Melville, SK Makes Progress on Water Infrastructure Project

By Todd Westcott 10:06AM October 02, 2018



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Progress continues on Melville, Saskatchewan’s new water infrastructure project, which will serve about 6,000 people in the area when fully operational.

The new water treatment plant will connect to the project’s water supply phase, which was funded in part by the federal and provincial governments.

“It’s great to see work underway on this important project to improve water supply services for the people of Melville and surrounding areas,” said Canada’s Public Safety and Emergency Preparedness Minister Ralph Goodale. “Once complete, thousands of residents will benefit from a modern reliable water distribution system that will provide high quality drinking water for years to come.”

Construction of the new water treatment plant began in April 2018, which has included excavation and pouring a concrete foundation, walls, and floor slabs. Work is also underway on underground connection of the pipes to link the new water supply to the new water treatment plant. The new water treatment plant is targeted to be complete and operational by late 2019.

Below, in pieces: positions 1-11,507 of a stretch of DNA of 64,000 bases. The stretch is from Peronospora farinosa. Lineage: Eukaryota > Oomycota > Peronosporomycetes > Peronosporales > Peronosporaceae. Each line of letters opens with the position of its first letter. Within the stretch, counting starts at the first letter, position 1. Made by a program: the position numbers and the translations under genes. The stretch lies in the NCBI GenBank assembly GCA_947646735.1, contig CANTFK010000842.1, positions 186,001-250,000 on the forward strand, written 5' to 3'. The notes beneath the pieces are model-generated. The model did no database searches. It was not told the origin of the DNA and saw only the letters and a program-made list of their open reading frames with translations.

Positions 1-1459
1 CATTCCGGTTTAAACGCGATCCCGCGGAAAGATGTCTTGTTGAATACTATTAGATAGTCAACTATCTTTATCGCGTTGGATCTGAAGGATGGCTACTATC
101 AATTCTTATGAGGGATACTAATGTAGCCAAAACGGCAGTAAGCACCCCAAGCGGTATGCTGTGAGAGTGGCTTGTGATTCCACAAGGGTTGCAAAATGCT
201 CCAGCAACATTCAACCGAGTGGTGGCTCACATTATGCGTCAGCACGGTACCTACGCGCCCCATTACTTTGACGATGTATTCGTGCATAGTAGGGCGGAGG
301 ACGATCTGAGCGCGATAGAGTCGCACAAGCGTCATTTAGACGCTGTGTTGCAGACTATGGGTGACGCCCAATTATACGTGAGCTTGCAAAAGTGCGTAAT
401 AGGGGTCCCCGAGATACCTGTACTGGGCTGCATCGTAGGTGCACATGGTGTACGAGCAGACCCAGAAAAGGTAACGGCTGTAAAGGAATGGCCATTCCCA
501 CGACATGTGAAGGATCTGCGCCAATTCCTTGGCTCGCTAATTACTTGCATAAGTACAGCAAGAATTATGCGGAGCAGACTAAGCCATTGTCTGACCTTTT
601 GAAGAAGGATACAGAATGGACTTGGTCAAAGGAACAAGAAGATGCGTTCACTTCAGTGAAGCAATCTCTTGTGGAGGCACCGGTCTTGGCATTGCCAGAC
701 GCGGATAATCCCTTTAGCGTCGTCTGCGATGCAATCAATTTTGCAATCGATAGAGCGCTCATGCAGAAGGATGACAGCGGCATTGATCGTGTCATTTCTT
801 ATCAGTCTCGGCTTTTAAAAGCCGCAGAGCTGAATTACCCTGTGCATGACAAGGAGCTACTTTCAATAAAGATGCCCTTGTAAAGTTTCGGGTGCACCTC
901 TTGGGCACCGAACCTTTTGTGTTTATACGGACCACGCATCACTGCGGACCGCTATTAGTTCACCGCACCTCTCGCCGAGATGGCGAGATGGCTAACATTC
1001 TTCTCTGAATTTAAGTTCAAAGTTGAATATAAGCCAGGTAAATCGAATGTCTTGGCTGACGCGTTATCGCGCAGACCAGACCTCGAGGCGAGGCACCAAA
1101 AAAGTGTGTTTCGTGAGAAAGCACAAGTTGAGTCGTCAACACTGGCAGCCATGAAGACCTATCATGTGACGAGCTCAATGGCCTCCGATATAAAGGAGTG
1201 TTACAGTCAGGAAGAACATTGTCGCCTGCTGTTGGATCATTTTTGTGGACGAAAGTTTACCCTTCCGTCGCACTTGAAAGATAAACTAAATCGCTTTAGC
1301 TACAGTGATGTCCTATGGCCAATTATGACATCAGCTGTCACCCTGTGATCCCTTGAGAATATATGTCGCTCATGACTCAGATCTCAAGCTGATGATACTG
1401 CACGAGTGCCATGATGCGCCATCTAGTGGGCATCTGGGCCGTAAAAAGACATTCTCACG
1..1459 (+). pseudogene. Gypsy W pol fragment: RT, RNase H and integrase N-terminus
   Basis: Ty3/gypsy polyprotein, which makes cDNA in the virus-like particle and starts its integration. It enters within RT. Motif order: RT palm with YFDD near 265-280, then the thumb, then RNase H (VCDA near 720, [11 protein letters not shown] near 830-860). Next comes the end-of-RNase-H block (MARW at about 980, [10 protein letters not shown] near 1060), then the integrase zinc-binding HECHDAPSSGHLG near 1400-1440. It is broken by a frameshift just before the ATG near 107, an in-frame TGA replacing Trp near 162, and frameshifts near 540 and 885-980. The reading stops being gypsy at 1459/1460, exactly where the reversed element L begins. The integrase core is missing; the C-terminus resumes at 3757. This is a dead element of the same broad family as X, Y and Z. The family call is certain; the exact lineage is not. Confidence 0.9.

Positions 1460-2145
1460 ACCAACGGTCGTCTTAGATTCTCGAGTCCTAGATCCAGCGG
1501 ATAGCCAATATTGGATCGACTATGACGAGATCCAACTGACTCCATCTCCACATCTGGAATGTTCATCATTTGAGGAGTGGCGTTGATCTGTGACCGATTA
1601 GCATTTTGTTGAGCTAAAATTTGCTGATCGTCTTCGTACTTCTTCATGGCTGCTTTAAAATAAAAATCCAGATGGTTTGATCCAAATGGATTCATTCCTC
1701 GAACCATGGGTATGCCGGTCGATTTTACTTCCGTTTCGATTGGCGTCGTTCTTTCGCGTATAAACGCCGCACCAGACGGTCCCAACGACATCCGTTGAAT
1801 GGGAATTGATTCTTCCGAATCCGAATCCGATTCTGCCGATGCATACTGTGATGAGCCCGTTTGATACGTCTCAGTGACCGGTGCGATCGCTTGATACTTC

“The City of Melville is extremely pleased with the progress of the joint SaskWater-City of Melville regional water project,” said Melville Mayor Walter Streelasky. “It is with great appreciation that we recognize the financial support provided for this project by the Government of Canada and the Government of Saskatchewan.”

Through the Clean Water and Wastewater Fund, the Government of Canada is contributing more than $6.8 million to the project. The provincial government, through the Ministry of Government Relations, is contributing more than $3.4 million toward the water supply system phase of the project.

Water Treatment Plant
Melville Water Treatment Plant. Image Credit: Government of Saskatchewan.

“The Government of Saskatchewan is proud to be playing a role in this important project for the Melville community by investing more than $3.4 million toward the water supply phase,” said Government Relations Minister Warren Kaeding. “When federal, provincial and local partners work together, infrastructure funding can go farther to improve the lives of our citizens.”

The new water supply system includes the installation of 30 kilometres of pipeline, which was completed in late 2017, and the construction of a well control building and two new wells, which were completed in June 2018.

The entire project is estimated to be worth $37 million.

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